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Professor Ian Henderson



During meiosis homologous chromosomes physically pair and undergo reciprocal exchange, called crossover. Recombination is a fundamental process that shapes genetic diversity in plants and animals. It also remains a vital tool for crop improvement and breeding. Interestingly, crossover frequency is highly variable along chromosomes and chromatin and epigenetic information play a key role determining this. In this project the student will modify the epigenome of the model plant Arabidopsis and test the effects on meiotic recombination. Our laboratory uses fluorescent reporters to monitor crossover recombination, and in this rotation the student will combine these with mutants that change epigenetic marks, including DNA methylation. Particular focus will be given to the centromeric regions, which are highly repetitive and suppressed for both gene transcription and recombination. Therefore, the student will test whether reduction in DNA methylation unlocks recombination in these regions. This project will provide the student with an advanced training in genetics, epigenetics, genomics and molecular biology. Opportunities also exist to translate these findings into crop species, including tomato and wheat. Molecular assays designed to detect and quantify DNA methylation will be performed to correlate with levels of meiotic recombination measured with the fluorescent reporters.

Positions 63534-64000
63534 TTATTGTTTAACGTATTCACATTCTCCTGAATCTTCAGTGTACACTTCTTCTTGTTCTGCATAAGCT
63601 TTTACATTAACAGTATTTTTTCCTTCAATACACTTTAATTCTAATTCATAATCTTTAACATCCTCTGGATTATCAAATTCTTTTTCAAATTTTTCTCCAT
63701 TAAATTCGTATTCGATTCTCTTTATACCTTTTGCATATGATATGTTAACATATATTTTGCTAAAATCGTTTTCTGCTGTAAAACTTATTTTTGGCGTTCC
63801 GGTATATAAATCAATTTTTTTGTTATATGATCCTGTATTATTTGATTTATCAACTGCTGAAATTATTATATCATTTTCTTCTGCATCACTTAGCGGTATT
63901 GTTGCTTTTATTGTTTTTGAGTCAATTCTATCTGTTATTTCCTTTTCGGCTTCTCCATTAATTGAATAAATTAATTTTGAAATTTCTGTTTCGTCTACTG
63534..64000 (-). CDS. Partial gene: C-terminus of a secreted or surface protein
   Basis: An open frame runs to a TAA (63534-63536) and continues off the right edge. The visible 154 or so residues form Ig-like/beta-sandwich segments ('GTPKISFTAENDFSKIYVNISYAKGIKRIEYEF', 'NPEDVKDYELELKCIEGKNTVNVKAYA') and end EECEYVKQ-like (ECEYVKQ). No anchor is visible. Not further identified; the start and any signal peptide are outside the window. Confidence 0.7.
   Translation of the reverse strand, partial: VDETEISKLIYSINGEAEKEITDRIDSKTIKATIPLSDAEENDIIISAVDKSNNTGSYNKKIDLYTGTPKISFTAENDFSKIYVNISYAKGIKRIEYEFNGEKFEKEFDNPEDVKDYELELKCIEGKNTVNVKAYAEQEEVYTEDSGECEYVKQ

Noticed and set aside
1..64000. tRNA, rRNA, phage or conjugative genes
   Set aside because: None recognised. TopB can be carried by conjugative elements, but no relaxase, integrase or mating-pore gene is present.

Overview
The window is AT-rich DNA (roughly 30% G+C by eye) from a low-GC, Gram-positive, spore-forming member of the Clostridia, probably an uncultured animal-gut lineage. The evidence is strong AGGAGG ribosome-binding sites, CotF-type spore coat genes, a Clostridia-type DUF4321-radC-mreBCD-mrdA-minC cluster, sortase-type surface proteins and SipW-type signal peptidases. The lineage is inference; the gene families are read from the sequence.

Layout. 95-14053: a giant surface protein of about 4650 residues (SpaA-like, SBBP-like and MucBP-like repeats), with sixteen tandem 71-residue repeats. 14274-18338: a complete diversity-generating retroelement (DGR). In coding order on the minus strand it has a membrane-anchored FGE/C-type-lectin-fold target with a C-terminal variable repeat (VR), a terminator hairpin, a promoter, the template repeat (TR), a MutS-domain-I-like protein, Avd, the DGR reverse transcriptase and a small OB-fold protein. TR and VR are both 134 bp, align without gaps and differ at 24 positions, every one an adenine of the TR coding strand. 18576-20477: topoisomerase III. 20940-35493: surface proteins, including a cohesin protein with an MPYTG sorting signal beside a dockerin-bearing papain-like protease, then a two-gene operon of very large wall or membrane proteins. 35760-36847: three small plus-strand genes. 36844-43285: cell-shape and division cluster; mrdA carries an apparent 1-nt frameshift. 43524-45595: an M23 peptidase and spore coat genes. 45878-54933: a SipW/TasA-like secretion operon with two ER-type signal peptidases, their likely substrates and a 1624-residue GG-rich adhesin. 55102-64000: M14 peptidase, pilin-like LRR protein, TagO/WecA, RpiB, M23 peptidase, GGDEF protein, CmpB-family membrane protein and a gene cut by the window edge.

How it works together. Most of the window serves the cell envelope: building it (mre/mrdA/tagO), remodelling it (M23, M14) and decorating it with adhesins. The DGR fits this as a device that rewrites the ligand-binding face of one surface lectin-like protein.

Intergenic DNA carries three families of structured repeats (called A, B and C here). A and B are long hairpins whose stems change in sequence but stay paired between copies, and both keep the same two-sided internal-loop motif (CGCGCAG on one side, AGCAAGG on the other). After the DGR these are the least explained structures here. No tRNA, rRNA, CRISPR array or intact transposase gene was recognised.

Selected publications

  • Choi, et al. (2018) 'Nucleosomes and DNA methylation shape meiotic DSB frequency in Arabidopsis transposons and gene regulatory regions' Genome Research 28: 532-546.

  • Underwood, et al (2018) 'Epigenetic activation of meiotic recombination in Arabidopsis centromeres via loss of H3K9me2 and non-CG DNA methylation' Genome Research 28: 519-531.

  • Choi, K., et al (2013) 'Meiotic crossover hotspots overlap with H2A.Z nucleosomes at Arabidopsis gene promoters.' Nature Genetics (2013) 45: 1327-1336.